Leading climate scientist wins prestigious award

Leading climate scientist wins prestigious award

A leading climate scientist has received a prestigious international award in recognition of his pioneering and innovative research.

Professor Adam Scaife received the Copernicus Medal 2018 for his collaborative research on the causes, simulation and prediction of climate variability.

Adam is Professor of applied mathematics at the University of Exeter and head of Monthly to Decadal Prediction at the Met Office, he was presented with the medal at a ceremony during the Royal Meteorological Society’s Atmospheric Science Conference.

Speaking ahead of the ceremony, Professor Scaife said: “I am truly delighted to receive this award. It is encouraging and humbling to have my work recognised in this way and I want to acknowledge the dedication and hard work of all of my collaborators and everyone in my research group. Together, we have uncovered exciting new results on long-range predictability of the atmosphere.”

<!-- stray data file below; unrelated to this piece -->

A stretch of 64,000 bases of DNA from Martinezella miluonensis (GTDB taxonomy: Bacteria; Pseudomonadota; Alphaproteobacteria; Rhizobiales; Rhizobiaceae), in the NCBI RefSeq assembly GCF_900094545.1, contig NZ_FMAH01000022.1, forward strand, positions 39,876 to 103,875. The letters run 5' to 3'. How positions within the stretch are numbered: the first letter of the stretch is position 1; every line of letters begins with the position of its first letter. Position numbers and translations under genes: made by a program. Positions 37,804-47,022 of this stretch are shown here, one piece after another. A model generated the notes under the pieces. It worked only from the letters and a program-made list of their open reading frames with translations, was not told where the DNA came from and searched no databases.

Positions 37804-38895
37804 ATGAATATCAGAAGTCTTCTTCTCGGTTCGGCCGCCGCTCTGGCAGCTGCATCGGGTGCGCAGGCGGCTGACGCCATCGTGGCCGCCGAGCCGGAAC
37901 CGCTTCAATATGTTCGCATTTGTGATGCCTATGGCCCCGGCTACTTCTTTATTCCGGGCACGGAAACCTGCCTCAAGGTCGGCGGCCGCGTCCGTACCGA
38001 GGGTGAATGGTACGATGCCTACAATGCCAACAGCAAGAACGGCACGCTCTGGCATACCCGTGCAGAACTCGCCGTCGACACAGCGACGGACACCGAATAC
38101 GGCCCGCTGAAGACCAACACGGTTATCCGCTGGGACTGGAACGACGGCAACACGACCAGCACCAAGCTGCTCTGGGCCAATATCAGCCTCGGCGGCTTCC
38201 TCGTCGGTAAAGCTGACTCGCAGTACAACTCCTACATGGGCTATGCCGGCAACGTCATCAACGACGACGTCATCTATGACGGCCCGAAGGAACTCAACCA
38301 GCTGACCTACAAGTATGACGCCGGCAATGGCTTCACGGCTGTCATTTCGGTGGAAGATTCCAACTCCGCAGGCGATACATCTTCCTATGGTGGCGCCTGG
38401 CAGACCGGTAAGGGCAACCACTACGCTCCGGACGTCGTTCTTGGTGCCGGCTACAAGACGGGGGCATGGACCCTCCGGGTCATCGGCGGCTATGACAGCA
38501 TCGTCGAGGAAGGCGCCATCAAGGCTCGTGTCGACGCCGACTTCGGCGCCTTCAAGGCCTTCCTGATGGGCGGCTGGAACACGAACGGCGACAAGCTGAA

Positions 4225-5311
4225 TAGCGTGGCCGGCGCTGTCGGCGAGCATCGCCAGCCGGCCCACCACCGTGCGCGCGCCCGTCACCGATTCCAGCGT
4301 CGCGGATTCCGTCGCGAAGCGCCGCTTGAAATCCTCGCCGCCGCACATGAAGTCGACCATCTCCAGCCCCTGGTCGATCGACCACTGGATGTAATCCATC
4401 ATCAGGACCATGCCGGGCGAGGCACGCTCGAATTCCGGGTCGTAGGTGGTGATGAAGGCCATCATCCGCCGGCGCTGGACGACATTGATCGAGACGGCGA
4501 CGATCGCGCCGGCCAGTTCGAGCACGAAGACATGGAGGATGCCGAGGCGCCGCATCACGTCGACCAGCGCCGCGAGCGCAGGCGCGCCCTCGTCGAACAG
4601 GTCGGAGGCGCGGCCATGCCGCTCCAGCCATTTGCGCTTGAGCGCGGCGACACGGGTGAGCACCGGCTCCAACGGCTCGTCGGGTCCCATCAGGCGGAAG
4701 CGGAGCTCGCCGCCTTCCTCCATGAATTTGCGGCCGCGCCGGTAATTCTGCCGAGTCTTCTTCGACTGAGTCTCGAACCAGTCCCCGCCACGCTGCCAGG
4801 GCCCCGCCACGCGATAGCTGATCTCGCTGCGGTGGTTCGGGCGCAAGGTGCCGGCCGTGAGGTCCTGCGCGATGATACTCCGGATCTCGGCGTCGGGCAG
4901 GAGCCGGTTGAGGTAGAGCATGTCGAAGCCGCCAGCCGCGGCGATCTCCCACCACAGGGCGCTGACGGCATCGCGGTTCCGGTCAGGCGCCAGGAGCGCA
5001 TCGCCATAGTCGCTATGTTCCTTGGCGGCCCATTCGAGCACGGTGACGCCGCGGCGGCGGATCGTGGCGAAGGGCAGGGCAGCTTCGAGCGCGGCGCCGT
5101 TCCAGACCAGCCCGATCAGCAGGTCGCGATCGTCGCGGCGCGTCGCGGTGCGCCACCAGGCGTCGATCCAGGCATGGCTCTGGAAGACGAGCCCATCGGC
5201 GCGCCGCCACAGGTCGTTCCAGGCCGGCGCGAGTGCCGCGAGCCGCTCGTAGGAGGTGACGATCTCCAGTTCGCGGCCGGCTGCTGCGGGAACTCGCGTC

Professor Scaife’s research group issues climate forecasts on a regular basis and develops long range predictions for adaptation to climate variability and change. Adam conducts research on climate variability and has published more than 150 peer-reviewed articles on the mechanisms, improved computer modelling and predictability of regional climate.

His group recently made an important breakthrough in seasonal forecasting which allows skilful prediction and new applications of long range forecasts for Europe and North America.

In recent years, Adam was also awarded the American Geophysical Union’s ASCENT Award and the Royal Meteorological Society’s Adrian Gill prize. The Copernicus Medal is awarded by an international and interdisciplinary panel, and is presented annually. 

It recognises ingenious, innovative work in the geosciences, planetary and space sciences, and exceptional efforts in international collaboration in scientific research.

Date: 5 July 2018

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